On August 27, 60-year-old Duane Hansen of Syracuse, Nebraska, set out to break a world record with the 846-pound pumpkin he had grown. What mattered to Hansen was not the weight of the squash but rather the distance it might travel.
Hansen carved and hollowed his massive pumpkin to accommodate a crew of one. With a circumference of approximately 146 inches, the pumpkin, which Hansen dubbed the SS Berta, fit Hansen comfortably. It was designed not for wheels but for waves.
On Saturday morning, Hansen took the SS Berta down to Bellevue’s banks on the Missouri River. At 7:30 a.m., dressed in denim shorts, a lifejacket and a camouflage hat, Hansen sliced the water with his yellow paddle and then set off on his pumpkin expedition.
Friends, family and Bellevue officials waved him on from the public boat docks.
Bellevue Public Schools school board representative Phil Davidson marveled at the attempt: “I did not realize he was going to be sitting in the pumpkin, riding in the pumpkin all the way down there … I’ve never seen anything like it.”
Hansen’s goal was clear. On October 15, 2016, Rick Swenson of Minnesota paddled his pumpkin boat down the Red River connecting Grand Forks in North Dakota with Breckenridge, Minnesota. Swenson set a record for longest journey by pumpkin boat, having traveled 25.5 miles. To set a Guinness World Record, Hansen would have to best Swenson via the Missouri.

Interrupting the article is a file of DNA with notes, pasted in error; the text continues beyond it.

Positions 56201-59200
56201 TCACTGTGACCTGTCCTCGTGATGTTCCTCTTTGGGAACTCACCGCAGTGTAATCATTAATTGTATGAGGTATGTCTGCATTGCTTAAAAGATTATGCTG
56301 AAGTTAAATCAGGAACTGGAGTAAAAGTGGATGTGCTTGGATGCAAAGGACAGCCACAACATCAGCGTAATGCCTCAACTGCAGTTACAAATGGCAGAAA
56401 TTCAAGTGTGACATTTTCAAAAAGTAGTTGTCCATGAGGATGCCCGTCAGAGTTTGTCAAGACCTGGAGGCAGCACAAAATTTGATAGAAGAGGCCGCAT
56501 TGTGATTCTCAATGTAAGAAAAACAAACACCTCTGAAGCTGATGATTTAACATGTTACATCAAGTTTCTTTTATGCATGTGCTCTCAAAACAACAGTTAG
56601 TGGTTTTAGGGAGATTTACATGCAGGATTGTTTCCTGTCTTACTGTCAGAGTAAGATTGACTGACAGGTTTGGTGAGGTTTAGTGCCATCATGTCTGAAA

Hansen hit the 25.5 mile mark at 2:52 p.m., thereby squashing Swenson’s previous record, though claiming best was not good enough.
The 60-year-old carried on for another four hours until he reached Nebraska City. 38 miles downstream, he was greeted by fans, friends, and family.
His daughter Morgan Buchholz told News Channel Nebraska: “I’m so proud of my dad … He has always said that you can do anything you want and how can you not believe somebody who goes out and does exactly what he wants?”
Her father first determined this record was something he wanted at a giant pumpkin growing seminar in Portland, Oregon. “I met this lady that had the record,” Hansen said. “At the time it was 25-something miles. And I asked her a lot of questions.”
The veteran pumpkin rider allegedly told Hansen that “You can drink beer in the pumpkin.” Although it is unclear whether that answer swayed him, Hansen nevertheless made sure to carve a cup holder into the SS Berta.
Hansen admits that executing his plan was daunting at times. “Not swamping it” proved his greatest challenge. To satisfy the requirements of the Guinness challenge, Hansen would have to remain atop the pumpkin at all times. “The boats leave the waves and you’ve got to stop everything and just hold on and ride with those waves. That was bad.”
After traveling 38 miles in his pumpkin vessel without standing, Hansen said his knees hurt and that he didn’t intend to defend the record. “If somebody breaks this record, I will bow down to them because they are tough.”
KOAM News reported that Guinness World Record adjudicators are reviewing the evidence prior before making a decision with regards to the validity of the record.
Nebraska Pumpkin Grower Paddles The Missouri River to Set World Record